ObamaCare ruling leaves 2012 candidates taking unexpected sides

One week after the landmark Supreme Court ruling on the health care overhaul, the 2012 presidential candidates have each carved out a peculiar stance -- with Mitt Romney accepting the ruling's central argument and President Obama rejecting it.

The court ruled that the individual mandate requiring most Americans to buy health insurance was only constitutional if the fine for not buying insurance was deemed a tax. While Republicans disagreed with the ultimate outcome of the case -- that is, the law being upheld -- Romney ultimately said Wednesday he accepts the high court's finding that the fine is a "tax."

Yet Obama, while heralding the court decision as a victory for all Americans, has come down definitively against the high court's rationale for that decision.

Obama campaign spokesman Ben LaBolt made the president's position clear Thursday, when he was asked in an interview whether Obama "disagrees with the Supreme Court decision that says it's now a tax."

"That's right," LaBolt said on CNN. "He said that it's a penalty."

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Obama aides had earlier said the president still views the fine as a "penalty," but this was the first time an aide said the president actually disagreed with the court's opinion.

Romney's campaign, which has taken heat in recent days for issuing a string of contradictory remarks on the subject, quickly seized on LaBolt's comments.

"In a curious development, President Obama apparently disagrees with the Supreme Court ruling upholding his health care law," Romney campaign spokeswoman Amanda Henneberg said in a statement. "It's too bad he doesn't also see that ObamaCare is bad policy and bad law."

She reiterated that Romney would start the process of repealing the law on "Day One of his presidency."

The flurry of statements and clarifications from both campaigns has attracted almost as much coverage as the impact of the decision itself.

Republicans have decided to accept the court's argument that the fine is a tax for obvious reasons -- it allows them to batter the president for allegedly breaking a promise not to raise taxes on the middle class. Obama's aides, in rejecting the court's logic, are surely wary of precisely that scenario.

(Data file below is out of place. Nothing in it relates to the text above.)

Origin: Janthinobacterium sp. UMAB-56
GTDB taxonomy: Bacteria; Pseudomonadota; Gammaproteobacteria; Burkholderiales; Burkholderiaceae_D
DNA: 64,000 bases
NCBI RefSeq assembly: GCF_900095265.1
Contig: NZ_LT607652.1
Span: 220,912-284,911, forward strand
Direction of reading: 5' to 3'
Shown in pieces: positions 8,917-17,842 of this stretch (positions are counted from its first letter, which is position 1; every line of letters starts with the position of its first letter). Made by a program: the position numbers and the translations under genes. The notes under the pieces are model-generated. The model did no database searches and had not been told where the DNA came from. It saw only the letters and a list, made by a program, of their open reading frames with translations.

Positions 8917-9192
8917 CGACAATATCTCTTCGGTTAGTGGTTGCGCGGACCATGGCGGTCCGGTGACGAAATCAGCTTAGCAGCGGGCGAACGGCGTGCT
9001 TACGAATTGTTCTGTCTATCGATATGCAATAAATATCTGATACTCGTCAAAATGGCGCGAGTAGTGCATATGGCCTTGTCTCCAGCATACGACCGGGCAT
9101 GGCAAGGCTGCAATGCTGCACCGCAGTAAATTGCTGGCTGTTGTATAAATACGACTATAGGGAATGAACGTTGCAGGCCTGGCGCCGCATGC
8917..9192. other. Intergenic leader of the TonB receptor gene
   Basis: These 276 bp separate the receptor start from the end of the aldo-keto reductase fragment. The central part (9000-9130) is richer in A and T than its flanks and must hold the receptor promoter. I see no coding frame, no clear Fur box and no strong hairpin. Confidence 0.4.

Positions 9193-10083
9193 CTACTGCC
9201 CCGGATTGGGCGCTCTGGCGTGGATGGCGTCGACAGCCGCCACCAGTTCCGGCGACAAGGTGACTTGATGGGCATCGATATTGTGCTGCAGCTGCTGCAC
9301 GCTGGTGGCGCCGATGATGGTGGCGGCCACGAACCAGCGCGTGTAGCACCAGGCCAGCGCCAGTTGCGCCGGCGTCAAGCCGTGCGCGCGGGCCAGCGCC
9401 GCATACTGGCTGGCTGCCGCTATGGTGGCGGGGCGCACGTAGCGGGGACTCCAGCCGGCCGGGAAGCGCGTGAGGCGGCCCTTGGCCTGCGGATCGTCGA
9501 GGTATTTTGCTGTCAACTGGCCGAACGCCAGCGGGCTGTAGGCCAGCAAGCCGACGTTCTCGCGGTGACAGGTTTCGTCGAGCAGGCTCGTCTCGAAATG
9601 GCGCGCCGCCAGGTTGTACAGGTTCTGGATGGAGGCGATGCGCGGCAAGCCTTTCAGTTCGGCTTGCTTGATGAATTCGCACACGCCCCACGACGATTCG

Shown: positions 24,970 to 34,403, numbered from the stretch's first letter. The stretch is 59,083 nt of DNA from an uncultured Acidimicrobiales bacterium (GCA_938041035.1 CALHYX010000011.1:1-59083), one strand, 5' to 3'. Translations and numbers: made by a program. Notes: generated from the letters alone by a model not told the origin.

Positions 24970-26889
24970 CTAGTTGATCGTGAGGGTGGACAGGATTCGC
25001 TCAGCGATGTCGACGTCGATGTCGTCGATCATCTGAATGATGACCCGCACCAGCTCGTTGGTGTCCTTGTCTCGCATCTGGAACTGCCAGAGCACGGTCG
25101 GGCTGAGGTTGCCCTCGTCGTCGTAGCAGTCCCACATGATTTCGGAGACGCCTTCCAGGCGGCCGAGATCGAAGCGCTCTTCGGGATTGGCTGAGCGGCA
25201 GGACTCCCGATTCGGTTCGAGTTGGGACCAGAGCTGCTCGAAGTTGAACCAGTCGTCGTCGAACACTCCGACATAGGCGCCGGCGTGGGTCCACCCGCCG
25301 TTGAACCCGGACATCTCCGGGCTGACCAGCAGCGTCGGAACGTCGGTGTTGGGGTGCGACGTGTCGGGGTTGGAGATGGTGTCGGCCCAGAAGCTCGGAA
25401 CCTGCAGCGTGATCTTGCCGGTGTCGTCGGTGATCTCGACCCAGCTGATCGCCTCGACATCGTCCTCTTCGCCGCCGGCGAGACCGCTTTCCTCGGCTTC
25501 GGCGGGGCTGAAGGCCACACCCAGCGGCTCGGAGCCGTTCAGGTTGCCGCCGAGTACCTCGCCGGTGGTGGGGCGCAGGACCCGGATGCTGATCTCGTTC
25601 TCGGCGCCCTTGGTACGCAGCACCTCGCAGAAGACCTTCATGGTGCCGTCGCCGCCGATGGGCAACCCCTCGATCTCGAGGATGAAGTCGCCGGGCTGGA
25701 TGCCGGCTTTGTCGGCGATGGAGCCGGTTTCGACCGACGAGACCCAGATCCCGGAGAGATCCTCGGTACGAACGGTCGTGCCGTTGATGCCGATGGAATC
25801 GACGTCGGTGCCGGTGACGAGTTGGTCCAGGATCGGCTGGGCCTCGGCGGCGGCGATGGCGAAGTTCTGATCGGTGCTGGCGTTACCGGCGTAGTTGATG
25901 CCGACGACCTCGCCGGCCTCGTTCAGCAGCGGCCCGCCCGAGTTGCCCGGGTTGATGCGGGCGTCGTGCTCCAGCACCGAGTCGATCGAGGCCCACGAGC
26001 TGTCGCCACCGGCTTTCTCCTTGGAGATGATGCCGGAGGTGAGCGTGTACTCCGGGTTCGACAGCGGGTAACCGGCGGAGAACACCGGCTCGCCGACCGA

Romney, with his latest clarification, made clear that the campaign will continue to wield the tax attack against Obama in the months to come -- as part of its multi-pronged argument against the health care law.

Romney's comments Wednesday, though, marked the second time in three days that the campaign has attempted to clarify its position.

Top campaign adviser Eric Fehrnstrom said Monday the candidate thinks the consequence for not purchasing mandated insurance is a penalty. Fehrnstrom said that position is the same one Romney took on a similar fine under the statewide health-care initiative he instituted as Massachusetts governor.

Hours after Fehrnstrom's comment, the campaign issued a statement saying Romney considers the fine an "unconstitutional penalty" rather than a tax.

Romney on Wednesday changed the campaign position, saying: "The majority of the court said it's a tax, therefore it's a tax."

If nothing else, the clarifications are providing daily fodder for the presidential rivals. After Romney's interview Wednesday, Obama campaign spokesman Danny Kanner mocked the campaign's conflicting statements, and drew renewed attention to the similar mandate fine Romney instituted as Massachusetts governor.

"Mitt Romney contradicted his own campaign, and himself. First, he threw his top aide Eric Fehrnstrom under the bus by changing his campaign's position and calling the free rider penalty in the President's health care law -- which requires those who can afford it to buy insurance -- a tax.  Second, he contradicted himself by saying his own Massachusetts mandate wasn't a tax -- but, Romney has called the individual mandate he implemented in Massachusetts a tax many times before. Glad we cleared all that up," he said.